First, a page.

As with natural breeding, AI should be performed on days 1.3, and 5 of standing the heat, or on the days of maximal vaginal cornification. The bitch should be palpated for pregnancy approximately 4 weeks after the first insemination.
-. False Pregnancy
False pregnancy (pseudocyesis), a stage of mammary gland development and lactation associated with nesting or mothering
behavior, is common in the bitch. The condition occurs after the decline in serum progesterone toward the end of diestrus. 
There is no age or breed predisposition. Pseudopregnancy does not predispose the bitch to reproductive disease or infertility.
However, in the event of extreme discomfort due to mammary gland enlargement, bitches may be treated with mibolerone (Cheque Drops) at an oral dose of 16 ~tg/kg q24 hr for 3-5 days (Brown, 1984).
-. Reproductive Life Span
Reproductive performance in the bitch is optimal prior to 4 years of age. Although normal cycle lengths are reported to occur up to the ages of 5-7 years, the interestrous interval tends to increase by 4 years of age. Cycling does not completely cease; however, after 8 years of age, bitches demonstrate significant decreases in conception rate and a number of live pups whelped. By 8-9 years of age, pathologic conditions of the uterus, such as cysts, hyperplasia, atrophy, and neoplasia are extremely common.
D. Behavior Beagles have been a popular animal model because of their docile nature. They are easily handled and for the most part respond favorably to repetitive manipulations such as body weight measurements, physical examination, electrocardiogram (ECG) recordings, oral gavage, and venipuncture.
Dogs are sexually mature by 6-9 months of age, but they are not socially mature until 18-36 months of age. The socialization process should begin early during development when puppies are receptive to conspecific and human contact. For example, from 3-8 weeks of age, puppies are most capable of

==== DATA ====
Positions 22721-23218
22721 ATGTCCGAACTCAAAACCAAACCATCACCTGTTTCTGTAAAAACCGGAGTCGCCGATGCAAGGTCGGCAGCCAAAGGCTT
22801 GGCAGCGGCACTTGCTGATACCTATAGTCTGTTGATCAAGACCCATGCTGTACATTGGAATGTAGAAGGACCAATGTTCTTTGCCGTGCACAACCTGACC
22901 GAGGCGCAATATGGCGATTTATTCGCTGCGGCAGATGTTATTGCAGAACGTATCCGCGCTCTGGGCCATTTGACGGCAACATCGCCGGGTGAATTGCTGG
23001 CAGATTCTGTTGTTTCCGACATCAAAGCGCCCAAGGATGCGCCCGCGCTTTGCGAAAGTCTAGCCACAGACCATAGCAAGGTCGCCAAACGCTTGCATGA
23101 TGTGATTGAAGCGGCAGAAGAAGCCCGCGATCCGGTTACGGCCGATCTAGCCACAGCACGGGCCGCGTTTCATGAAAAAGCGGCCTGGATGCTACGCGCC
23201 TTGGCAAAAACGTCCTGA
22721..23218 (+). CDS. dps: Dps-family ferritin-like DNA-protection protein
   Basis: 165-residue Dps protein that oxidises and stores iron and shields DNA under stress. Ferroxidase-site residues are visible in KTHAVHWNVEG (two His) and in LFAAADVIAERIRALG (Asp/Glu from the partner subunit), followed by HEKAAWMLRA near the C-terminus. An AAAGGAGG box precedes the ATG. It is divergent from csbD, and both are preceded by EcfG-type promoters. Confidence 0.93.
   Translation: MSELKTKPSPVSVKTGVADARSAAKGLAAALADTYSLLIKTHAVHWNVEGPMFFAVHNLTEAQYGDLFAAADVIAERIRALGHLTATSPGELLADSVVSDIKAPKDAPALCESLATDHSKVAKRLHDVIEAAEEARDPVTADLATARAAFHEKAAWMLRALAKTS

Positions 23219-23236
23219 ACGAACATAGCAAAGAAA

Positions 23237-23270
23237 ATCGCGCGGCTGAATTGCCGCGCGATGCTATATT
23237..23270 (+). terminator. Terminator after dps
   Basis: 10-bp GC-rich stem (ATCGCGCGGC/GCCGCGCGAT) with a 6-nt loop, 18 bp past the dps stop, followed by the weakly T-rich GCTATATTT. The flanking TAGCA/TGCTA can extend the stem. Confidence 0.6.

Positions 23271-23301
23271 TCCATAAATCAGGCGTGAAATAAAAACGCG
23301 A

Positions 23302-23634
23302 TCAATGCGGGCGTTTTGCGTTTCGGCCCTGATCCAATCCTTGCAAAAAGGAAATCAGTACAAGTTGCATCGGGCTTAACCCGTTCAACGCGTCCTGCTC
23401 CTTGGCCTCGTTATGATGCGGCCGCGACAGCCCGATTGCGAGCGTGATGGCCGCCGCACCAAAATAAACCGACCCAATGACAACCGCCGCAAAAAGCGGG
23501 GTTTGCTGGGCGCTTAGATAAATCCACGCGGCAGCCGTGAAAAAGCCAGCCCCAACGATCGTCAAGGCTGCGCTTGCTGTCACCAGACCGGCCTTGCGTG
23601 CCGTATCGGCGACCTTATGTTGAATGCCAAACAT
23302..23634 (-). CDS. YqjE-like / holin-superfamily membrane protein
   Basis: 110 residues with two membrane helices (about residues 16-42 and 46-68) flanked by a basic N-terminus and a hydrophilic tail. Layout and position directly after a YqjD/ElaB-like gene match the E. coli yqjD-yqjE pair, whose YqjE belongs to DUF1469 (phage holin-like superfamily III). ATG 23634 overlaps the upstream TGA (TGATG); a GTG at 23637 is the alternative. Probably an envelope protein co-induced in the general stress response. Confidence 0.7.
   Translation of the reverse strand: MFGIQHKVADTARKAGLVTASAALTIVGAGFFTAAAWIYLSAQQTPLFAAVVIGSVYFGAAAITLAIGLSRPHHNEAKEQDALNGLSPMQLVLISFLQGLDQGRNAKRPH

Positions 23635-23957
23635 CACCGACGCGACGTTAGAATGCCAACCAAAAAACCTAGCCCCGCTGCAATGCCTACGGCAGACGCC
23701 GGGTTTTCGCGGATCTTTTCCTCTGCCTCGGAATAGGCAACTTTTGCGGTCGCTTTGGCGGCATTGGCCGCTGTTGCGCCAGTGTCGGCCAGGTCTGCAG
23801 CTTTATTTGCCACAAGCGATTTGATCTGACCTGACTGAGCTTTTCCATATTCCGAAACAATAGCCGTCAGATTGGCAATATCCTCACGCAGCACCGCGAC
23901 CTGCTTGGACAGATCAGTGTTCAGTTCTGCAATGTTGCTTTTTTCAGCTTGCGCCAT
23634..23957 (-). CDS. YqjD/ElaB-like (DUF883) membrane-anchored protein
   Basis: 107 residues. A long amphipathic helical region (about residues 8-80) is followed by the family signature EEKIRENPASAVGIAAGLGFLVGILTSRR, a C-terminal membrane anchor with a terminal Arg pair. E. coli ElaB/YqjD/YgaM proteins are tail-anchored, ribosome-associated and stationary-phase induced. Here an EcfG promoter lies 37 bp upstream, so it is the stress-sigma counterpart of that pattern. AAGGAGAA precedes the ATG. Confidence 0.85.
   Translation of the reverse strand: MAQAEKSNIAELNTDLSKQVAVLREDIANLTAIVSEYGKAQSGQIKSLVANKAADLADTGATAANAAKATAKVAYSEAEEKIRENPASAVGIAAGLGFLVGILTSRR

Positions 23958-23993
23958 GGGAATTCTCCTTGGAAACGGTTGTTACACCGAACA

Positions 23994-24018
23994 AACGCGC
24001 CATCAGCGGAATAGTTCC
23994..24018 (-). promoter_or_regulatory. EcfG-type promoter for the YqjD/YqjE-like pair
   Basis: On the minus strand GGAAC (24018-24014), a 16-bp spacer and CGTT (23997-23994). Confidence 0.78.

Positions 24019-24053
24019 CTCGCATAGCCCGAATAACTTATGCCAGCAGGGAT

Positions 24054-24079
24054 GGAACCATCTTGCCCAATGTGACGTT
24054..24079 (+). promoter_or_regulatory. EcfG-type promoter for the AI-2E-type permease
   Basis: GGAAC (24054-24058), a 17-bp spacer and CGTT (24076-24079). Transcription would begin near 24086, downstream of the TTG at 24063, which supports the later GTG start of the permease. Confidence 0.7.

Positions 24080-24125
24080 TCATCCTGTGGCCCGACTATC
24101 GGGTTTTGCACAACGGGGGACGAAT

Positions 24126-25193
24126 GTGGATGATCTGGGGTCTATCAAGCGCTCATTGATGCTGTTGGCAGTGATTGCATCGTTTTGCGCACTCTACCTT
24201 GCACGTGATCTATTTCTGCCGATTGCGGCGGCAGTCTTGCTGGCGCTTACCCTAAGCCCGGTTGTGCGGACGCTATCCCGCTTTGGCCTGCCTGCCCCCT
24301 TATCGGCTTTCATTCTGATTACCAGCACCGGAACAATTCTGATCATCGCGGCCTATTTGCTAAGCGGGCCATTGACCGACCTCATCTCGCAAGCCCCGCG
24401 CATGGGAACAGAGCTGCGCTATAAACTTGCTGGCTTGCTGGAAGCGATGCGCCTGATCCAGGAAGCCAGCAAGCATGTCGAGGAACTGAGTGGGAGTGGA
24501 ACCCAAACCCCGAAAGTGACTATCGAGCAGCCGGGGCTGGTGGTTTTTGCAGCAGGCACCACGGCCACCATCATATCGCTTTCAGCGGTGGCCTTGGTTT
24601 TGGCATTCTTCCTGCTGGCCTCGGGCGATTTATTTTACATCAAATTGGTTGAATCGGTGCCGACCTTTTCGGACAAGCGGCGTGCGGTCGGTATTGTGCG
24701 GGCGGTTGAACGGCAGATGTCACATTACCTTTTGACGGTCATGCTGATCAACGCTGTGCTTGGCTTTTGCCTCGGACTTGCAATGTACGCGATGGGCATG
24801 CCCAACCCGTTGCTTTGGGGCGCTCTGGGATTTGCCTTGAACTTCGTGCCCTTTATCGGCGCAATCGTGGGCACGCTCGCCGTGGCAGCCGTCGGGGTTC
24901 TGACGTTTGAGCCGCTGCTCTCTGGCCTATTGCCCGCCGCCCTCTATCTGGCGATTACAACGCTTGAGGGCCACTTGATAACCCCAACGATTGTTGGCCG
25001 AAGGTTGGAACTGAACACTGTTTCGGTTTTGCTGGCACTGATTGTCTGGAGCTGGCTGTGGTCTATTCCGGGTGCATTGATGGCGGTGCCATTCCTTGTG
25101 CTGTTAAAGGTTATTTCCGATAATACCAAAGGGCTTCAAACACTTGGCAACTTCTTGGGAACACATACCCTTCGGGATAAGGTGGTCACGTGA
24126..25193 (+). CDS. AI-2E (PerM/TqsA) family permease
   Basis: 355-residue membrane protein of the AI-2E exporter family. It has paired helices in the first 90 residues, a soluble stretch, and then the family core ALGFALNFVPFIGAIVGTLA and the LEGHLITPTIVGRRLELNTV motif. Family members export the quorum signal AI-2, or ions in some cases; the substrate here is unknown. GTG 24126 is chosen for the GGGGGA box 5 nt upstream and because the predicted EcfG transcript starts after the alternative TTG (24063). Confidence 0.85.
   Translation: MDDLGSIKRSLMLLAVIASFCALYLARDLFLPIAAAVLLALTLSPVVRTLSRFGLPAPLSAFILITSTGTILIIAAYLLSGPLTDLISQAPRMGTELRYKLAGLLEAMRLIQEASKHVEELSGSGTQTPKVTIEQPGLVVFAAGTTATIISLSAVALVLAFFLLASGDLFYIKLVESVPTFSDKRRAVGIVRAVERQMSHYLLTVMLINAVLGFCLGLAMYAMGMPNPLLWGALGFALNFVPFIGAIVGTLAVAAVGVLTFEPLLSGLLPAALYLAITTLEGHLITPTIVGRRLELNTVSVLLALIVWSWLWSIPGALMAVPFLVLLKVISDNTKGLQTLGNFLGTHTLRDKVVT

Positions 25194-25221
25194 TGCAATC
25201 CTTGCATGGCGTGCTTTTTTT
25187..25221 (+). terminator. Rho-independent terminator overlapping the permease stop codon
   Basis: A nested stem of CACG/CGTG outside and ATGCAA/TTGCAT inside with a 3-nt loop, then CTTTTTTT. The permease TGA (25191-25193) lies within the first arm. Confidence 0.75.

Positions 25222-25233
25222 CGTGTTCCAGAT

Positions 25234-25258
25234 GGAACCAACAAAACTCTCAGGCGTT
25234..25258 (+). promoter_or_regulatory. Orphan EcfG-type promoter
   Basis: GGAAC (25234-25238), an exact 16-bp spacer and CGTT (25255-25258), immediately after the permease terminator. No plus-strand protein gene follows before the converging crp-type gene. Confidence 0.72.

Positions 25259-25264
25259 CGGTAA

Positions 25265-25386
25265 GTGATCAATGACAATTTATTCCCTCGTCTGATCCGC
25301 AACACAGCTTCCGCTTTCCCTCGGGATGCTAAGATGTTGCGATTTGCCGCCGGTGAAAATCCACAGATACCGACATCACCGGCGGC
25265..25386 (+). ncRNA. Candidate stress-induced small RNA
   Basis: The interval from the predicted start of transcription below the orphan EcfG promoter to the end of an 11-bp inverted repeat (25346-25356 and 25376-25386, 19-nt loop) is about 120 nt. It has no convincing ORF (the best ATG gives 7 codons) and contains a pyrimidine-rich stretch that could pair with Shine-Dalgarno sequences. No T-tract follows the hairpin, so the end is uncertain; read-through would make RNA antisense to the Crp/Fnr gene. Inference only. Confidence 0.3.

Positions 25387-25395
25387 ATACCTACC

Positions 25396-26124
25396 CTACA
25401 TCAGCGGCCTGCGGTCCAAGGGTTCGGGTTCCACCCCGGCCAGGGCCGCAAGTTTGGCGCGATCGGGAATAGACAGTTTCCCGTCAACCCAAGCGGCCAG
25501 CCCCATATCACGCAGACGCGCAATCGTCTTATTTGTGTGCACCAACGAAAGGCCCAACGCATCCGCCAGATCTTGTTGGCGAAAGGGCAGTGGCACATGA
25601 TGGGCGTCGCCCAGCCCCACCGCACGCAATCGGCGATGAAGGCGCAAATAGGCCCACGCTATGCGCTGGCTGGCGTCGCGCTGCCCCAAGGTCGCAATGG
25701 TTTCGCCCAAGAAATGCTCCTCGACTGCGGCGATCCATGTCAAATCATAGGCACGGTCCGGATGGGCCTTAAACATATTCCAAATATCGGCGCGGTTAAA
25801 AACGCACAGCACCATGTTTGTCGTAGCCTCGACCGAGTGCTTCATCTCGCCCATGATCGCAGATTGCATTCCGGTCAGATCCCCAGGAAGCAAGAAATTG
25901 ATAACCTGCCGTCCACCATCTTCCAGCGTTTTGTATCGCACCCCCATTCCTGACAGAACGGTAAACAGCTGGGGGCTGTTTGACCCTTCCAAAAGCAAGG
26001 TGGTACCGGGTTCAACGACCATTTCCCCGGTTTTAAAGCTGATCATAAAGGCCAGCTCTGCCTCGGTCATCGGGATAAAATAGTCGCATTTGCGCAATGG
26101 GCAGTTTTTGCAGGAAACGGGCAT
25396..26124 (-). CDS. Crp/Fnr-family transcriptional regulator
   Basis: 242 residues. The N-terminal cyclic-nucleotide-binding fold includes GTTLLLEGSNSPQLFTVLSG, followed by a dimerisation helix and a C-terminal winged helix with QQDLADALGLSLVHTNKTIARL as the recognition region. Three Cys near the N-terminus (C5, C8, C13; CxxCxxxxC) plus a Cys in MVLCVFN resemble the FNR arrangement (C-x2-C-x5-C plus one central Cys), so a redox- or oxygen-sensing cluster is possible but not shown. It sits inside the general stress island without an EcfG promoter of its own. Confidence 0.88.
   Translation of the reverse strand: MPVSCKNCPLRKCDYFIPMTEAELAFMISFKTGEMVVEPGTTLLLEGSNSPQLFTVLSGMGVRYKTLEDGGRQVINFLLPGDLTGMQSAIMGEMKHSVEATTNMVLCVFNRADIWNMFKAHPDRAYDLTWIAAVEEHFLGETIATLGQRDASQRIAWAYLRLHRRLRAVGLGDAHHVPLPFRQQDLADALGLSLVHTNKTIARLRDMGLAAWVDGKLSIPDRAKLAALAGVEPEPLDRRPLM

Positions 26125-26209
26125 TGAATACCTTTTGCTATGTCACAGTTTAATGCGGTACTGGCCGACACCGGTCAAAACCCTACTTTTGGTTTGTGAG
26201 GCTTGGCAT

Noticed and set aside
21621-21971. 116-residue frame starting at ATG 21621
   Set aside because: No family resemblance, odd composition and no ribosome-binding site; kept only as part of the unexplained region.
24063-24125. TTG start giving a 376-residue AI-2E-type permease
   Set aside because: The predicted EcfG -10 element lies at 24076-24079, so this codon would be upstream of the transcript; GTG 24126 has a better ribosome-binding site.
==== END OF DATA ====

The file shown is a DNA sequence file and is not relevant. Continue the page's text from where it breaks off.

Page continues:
learning about how to interact with other dogs. Between weeks 5 and 12, puppies are most capable of learning how to interact with people. By 10-12 weeks of age dogs voluntarily wander and explore new environments. 
Thus, early handling and mild stress (such as vaccination) appear to be extremely beneficial components of a dog's social exposure.
The extent to which breed affects behavior has been the subject of popular speculation but is difficult to prove. In general, breed-specific patterns do tend to emerge. For example, it appears that beagle pups are very motivated by food reward (Overall, 1997). 
This is not surprising, because the breed was selected to work with its nose, and this may be a useful attribute for laboratory investigations that are predicated on food restriction.
Canid social systems use signals and displays that minimize the probability of outright aggression. These behavior patterns are most likely elicited during distressful situations, such as strange environments, being handled by strange people, or encountering new animals.